Cedar Valley Arboretum & Botanic Gardens

Flowers for the Faithful

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You said, take a few dry sticks, cut the ends slantwise to let in water, stick them in the old silver cup on the dresser in the spare room and wait for the touch of Easter.

But a cold wave protected the snow, and the sap’s pulse beat so low underground I felt no answer in myself except silence.

You said, winter breaks out in flowers for the faithful and today when I opened the door the dry sticks spoke in little yellow stars and I thought of you.

–James Hearst

I ran across this poem while visiting Cedar Fall’s Hearst Center last week and fell in love with it …  “winter breaks out in flowers for the faithful.”  What a lovely phrase!

Are you full of spring fever?  For gardeners, the final weeks of winter can be especially painful when we want so badly to get outside and see the sun shine.  I can hardly contain my excitement when I leave my house each morning, with the sun shining and fresh air smelling so good.  A few days ago, I excitedly asked someone if they could smell the soil working … he looked at me as if I was crazy.  Clearly he did not have spring fever!

I’m anxious to get outside working in the gardens.  Many of you must be too, because I’ve been getting questions about spring work in the gardens.  Our flowerbeds might still be asleep, but there is plenty to do to keep busy! 

Here’s a list I have come up with so far.  If you have other good ideas, please pass along!

  • Do you have a compost pile?  Now is the time to start turning regularly.  And if you do not compost, this is the month to start!
  • What new plants are you going to incorporate into your garden this summer?  Now is the time to plan!  Good garden design considers color, form and texture … not just what plants are “pretty”  and priced right at the garden center.   For a design refresher, stay tuned for next week’s blog.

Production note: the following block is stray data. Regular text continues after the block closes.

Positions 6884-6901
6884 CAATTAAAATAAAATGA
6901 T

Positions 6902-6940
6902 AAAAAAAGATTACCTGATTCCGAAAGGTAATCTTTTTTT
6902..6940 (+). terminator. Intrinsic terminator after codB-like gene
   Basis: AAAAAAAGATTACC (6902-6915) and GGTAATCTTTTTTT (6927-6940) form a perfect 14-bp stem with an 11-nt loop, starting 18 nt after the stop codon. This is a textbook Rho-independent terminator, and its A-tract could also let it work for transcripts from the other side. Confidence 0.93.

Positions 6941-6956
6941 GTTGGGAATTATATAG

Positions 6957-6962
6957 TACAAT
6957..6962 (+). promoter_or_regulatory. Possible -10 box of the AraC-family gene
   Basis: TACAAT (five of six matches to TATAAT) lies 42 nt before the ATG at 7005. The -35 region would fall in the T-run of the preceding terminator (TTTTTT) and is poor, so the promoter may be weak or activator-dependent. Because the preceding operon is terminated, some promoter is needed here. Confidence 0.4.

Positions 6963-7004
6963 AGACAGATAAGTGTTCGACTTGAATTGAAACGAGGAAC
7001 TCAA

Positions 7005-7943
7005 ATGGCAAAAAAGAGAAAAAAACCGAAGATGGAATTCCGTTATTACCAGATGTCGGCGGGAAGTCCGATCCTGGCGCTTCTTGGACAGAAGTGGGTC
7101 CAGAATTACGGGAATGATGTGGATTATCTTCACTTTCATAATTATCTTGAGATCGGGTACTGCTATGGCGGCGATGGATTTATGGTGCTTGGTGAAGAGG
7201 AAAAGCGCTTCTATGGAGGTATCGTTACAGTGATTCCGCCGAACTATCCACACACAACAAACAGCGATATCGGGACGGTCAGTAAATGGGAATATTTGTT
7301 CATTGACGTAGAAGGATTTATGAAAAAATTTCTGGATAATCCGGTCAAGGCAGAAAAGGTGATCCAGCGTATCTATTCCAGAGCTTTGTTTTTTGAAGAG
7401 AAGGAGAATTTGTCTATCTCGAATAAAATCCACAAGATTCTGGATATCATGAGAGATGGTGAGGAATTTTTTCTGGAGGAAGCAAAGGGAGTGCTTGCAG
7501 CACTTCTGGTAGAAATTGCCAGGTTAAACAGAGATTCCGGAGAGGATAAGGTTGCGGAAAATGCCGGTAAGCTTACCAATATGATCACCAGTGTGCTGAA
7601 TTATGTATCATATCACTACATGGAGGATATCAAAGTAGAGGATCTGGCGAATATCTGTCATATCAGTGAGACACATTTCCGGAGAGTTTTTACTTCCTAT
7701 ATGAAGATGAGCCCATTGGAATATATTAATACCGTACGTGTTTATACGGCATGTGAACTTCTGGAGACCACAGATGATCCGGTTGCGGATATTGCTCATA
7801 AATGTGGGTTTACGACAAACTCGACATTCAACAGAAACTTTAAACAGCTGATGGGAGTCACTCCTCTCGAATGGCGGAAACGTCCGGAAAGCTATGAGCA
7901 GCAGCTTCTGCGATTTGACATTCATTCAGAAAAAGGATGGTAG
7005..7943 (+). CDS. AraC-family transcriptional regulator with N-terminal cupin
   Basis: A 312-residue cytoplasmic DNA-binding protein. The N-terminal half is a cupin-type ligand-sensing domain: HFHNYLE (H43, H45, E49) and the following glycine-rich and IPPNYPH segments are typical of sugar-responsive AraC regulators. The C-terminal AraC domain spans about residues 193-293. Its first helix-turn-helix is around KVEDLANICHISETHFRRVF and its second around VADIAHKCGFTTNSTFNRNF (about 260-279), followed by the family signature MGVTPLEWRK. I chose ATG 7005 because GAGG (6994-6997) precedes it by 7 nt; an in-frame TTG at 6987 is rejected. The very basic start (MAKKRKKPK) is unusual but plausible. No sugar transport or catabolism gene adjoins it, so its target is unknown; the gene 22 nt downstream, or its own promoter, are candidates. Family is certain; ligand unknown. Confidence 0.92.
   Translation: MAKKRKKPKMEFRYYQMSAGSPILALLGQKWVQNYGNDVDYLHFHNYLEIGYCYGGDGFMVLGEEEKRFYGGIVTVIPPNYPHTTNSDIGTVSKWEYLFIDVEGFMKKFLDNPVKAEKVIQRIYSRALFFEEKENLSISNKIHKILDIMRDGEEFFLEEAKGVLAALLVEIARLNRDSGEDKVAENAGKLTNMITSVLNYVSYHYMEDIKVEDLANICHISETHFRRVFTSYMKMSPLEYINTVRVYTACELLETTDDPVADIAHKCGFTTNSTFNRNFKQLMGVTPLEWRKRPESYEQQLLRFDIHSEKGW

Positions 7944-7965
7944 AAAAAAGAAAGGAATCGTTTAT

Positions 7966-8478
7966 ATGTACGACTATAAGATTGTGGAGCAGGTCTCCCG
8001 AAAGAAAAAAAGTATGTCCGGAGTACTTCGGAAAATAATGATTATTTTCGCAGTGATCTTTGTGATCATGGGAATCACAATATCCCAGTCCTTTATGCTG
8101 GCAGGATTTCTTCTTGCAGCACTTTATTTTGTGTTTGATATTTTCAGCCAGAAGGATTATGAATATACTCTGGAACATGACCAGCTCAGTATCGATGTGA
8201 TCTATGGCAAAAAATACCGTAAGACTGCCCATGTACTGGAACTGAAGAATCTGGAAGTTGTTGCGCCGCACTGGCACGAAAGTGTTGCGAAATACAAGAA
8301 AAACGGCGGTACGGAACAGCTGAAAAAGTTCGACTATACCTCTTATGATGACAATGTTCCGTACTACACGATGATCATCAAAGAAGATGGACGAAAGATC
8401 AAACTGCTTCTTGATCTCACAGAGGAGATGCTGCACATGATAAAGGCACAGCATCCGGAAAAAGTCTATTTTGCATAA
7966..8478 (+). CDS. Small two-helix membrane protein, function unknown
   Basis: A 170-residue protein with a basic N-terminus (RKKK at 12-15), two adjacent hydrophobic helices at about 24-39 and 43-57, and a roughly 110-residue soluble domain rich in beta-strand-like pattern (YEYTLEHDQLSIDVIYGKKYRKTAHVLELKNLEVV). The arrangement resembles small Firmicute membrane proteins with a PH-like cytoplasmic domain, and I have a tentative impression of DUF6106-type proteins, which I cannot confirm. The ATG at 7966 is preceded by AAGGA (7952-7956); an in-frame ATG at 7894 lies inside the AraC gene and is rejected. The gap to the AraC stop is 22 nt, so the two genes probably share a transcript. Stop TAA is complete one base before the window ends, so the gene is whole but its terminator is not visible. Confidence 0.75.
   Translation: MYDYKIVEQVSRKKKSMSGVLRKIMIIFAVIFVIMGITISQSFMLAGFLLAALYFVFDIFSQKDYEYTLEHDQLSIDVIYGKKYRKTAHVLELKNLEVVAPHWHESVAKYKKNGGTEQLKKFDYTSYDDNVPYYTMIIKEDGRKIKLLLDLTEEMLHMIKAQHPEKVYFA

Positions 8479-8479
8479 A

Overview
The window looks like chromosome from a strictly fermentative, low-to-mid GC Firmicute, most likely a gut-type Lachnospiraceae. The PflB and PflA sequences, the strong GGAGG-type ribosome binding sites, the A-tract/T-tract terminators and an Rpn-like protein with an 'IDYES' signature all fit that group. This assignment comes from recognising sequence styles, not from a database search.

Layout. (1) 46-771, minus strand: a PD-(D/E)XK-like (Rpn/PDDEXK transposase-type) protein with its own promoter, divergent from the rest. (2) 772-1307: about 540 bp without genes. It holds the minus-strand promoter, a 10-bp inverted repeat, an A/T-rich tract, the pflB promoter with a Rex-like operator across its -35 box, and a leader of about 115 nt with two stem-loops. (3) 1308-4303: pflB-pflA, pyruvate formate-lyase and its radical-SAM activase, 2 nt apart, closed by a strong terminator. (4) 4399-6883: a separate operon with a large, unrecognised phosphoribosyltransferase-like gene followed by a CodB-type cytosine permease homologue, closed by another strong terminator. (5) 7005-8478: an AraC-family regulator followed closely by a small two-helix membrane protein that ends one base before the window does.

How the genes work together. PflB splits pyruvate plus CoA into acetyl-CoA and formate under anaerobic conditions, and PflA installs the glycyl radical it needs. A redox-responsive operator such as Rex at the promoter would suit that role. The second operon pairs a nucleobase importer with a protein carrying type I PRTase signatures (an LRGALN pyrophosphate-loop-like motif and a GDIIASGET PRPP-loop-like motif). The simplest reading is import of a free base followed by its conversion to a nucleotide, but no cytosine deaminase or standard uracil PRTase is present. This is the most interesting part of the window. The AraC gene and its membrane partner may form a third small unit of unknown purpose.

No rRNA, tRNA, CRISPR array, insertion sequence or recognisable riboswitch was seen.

• See weeds?  Pull them now … it’s never too early to start!  Now is also a good time to put down mulch.
  • Spring cleaning doesn’t only happen indoors.  To hit the ground running in May, clean out your garage now.  All tools can be cleaned, sharpened or replaced.  You should also wash out all pots or containers you will be using.  It might be tempting to reuse last year’s potting soil, but please don’t!  For the health of your plants, begin each new season with fresh potting soil.
  • Repair fences, trellises and other structural objects before neighboring plants begin growing.
  • If the soil is not too wet, spring is the time to divide and transplant perennials.  Giving those plants extra room will encourage more lush and healthy growth this summer.
  • It’s a messy job, but must be done: get out the latter and clean out those gutters!
  • Prune dead or damaged branches to promote healthy trees and shrubs.  Now is also the time to prune for size control and form.  But remember, many spring flowering trees and shrubs bloom on old wood.  Spring flowering trees and shrubs should be pruned for size and form after bloom(still ok to remove dead and damaged branches now) .
  • When your flowerbeds have dried out, “top dress” with compost.  If the flowerbed is already established, do not dig up the soil.  Doing so will only disturb the established ecosystem … nutrients in the compost can easily worked their way down into the soil on their own.
  • Remove stakes and relax wires installed on last year’s planted trees.  To develop more resilient plant material, it is best to allow some sway.

See you in the gardens.


Written by cedarvalleyarboretum

March 18, 2010 at 6:08 pm

Posted in Uncategorized

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